Mary, Queen of Scots. This is actually part of my potted history of Edinburgh. However, I have also decided to show it as a discrete item, as her story is so riveting.
A Potted History of the Industrial Revolution and the Victorian Age starts with relevant events from around the late 17th century; covers the period of the first Industrial Revolution itself; and moves onto many things that resulted from it in the Victorian Age.
A Potted History of the Anglo-Saxons: commences with the closing days of the Roman occupation of Britain; outlines the immigration of the Angles, Saxons and Jutes; covers the Heptarchy (the seven main kingdoms) and the arrival of Christianity; introduces the Vikings; details the exploits of Alfred the Great, along with his son Edward the Elder, his daughter Athelflaed and his grandson Athelstan who was recognised as the first king of England; summarises the succeeding monarchs, including the Viking rulers; and finishes with Edward the Confessor and Harold Godwinson.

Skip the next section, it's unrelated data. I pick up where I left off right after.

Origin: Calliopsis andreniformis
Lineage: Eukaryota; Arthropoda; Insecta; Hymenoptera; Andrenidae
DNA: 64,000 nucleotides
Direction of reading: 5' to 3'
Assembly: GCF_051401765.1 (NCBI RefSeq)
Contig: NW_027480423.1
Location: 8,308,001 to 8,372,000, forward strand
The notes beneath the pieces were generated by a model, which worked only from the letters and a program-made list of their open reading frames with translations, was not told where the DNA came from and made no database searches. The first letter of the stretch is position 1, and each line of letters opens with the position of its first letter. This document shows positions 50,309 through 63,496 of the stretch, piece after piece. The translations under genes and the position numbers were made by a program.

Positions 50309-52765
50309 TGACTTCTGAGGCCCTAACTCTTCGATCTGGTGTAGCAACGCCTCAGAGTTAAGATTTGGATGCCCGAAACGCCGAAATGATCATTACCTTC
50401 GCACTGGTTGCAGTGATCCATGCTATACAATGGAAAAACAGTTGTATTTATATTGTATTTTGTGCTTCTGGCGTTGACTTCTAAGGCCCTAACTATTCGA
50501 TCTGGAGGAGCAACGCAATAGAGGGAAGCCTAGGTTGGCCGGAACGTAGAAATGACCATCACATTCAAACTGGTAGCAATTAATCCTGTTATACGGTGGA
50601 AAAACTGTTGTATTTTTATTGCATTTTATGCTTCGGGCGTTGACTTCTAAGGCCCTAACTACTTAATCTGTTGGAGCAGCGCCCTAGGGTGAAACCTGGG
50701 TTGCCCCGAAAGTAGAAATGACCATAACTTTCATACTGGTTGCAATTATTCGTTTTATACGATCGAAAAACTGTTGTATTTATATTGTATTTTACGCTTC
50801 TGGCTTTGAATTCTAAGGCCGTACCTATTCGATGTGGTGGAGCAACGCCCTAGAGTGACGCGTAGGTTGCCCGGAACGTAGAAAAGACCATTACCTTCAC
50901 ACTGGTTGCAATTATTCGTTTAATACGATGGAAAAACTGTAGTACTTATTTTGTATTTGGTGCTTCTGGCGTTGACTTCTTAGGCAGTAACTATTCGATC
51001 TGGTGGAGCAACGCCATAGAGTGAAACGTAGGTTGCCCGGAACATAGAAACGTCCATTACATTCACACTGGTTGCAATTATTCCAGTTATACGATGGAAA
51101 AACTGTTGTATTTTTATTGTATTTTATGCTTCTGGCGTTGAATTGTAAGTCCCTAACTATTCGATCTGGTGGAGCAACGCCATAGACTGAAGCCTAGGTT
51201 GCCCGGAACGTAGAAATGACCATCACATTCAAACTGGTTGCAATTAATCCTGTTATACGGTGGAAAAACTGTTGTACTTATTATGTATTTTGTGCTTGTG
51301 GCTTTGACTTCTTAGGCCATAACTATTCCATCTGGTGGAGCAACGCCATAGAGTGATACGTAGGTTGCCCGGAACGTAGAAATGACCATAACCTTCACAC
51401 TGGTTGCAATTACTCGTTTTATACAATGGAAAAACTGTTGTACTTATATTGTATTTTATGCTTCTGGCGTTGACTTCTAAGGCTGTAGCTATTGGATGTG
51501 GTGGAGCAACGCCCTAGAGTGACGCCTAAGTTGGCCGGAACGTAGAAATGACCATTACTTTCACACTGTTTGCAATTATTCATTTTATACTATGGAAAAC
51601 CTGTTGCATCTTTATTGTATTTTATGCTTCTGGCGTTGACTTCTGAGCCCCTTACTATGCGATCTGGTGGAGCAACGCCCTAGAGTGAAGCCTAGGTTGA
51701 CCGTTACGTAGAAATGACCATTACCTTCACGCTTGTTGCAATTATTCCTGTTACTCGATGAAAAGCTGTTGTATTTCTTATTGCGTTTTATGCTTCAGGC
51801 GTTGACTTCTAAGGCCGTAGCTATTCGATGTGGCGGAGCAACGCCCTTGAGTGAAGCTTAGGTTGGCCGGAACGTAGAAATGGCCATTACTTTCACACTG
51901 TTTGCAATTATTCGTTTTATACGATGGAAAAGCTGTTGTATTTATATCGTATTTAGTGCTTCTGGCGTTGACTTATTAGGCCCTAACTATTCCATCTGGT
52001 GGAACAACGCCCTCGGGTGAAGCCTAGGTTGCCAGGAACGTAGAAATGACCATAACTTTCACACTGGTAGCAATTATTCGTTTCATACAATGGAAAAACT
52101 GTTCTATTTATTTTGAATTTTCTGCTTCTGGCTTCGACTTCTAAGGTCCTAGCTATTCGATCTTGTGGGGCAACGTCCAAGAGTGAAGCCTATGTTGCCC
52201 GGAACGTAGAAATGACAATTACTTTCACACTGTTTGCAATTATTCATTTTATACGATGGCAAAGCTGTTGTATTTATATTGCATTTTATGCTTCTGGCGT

A Potted History of England during the Norman and Angevin Periods commences by summarising the aftermath of the battle of Hastings. It then covers the period from the battle in 1066 to the end of Henry III’s regency in 1227, including dynastic politics, feudal society, the Church, the king and his government, the legal system, culture and the economy.
A Potted History of Computing (up to 2010) starts off by summarising related inventions from prehistory up to the end of the 19th century. The first three generations of the modern computer cover the period from the late 1930s up to the end of the 1960s. The subsequent rate of advances in technology lead to each of the following decades being treated separately.